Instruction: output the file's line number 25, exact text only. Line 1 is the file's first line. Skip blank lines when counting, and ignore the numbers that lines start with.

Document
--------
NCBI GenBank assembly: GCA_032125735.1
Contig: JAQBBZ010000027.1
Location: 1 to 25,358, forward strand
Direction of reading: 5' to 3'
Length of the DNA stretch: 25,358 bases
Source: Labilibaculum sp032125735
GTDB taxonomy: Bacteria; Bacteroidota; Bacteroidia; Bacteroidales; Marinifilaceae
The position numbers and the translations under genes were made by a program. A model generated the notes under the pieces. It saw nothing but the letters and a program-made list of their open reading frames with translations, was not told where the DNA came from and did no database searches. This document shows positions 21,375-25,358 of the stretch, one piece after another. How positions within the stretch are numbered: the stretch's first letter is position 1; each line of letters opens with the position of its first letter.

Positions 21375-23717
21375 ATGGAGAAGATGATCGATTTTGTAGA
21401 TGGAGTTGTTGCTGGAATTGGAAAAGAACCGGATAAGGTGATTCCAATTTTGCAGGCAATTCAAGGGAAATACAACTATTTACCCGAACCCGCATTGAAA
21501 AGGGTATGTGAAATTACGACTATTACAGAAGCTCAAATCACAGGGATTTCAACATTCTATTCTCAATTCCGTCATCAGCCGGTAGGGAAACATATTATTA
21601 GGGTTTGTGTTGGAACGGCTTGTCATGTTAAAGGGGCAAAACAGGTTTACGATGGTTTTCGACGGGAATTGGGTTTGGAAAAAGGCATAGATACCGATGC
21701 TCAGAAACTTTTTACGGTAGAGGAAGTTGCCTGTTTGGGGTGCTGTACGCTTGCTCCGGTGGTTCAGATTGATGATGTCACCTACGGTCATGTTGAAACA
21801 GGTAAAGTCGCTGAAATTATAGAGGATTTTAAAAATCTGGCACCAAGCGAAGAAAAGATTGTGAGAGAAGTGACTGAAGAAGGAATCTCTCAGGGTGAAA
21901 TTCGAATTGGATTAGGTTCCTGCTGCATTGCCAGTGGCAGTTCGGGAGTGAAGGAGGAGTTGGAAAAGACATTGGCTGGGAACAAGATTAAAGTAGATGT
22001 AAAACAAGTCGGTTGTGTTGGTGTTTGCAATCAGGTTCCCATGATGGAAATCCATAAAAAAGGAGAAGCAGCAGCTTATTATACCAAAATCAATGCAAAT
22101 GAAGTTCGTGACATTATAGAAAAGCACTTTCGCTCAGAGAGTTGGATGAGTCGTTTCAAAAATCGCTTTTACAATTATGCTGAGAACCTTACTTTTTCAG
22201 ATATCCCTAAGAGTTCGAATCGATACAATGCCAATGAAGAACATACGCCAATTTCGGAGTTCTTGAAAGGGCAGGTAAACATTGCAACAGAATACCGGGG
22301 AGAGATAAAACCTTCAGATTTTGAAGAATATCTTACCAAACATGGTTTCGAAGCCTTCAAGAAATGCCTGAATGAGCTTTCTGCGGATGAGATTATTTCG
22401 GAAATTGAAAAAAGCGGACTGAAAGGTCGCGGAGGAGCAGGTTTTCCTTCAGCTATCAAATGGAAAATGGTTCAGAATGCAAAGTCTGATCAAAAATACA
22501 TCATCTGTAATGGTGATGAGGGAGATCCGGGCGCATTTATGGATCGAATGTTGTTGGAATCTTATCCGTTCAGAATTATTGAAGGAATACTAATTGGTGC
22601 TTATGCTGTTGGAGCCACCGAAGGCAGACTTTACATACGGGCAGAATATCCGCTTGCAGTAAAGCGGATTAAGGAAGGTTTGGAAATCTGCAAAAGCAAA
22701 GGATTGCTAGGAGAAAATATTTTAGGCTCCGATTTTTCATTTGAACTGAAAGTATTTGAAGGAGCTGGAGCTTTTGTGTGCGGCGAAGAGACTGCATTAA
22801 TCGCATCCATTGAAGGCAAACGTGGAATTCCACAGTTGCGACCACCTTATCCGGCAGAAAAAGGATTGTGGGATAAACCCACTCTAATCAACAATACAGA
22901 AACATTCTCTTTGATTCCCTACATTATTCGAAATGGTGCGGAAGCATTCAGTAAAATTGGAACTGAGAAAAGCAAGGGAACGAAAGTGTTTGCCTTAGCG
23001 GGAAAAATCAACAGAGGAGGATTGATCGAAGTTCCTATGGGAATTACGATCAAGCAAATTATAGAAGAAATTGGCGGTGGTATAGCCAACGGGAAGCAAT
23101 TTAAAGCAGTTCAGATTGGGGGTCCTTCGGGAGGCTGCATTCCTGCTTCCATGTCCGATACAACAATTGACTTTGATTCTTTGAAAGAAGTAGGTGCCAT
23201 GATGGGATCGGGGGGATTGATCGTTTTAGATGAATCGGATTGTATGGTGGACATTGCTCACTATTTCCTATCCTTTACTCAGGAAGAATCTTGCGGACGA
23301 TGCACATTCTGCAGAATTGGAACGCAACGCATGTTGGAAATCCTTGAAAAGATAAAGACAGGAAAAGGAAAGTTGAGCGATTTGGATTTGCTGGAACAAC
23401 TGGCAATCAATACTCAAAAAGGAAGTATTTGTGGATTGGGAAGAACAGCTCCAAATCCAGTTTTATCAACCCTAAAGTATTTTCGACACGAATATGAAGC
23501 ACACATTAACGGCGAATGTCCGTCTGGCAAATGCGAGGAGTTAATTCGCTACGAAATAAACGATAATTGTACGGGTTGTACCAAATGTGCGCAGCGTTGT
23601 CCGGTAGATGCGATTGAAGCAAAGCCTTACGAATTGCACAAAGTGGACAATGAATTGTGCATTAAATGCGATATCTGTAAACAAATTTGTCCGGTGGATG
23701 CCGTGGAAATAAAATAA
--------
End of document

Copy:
22801 TCGCATCCATTGAAGGCAAACGTGGAATTCCACAGTTGCGACCACCTTATCCGGCAGAAAAAGGATTGTGGGATAAACCCACTCTAATCAACAATACAGA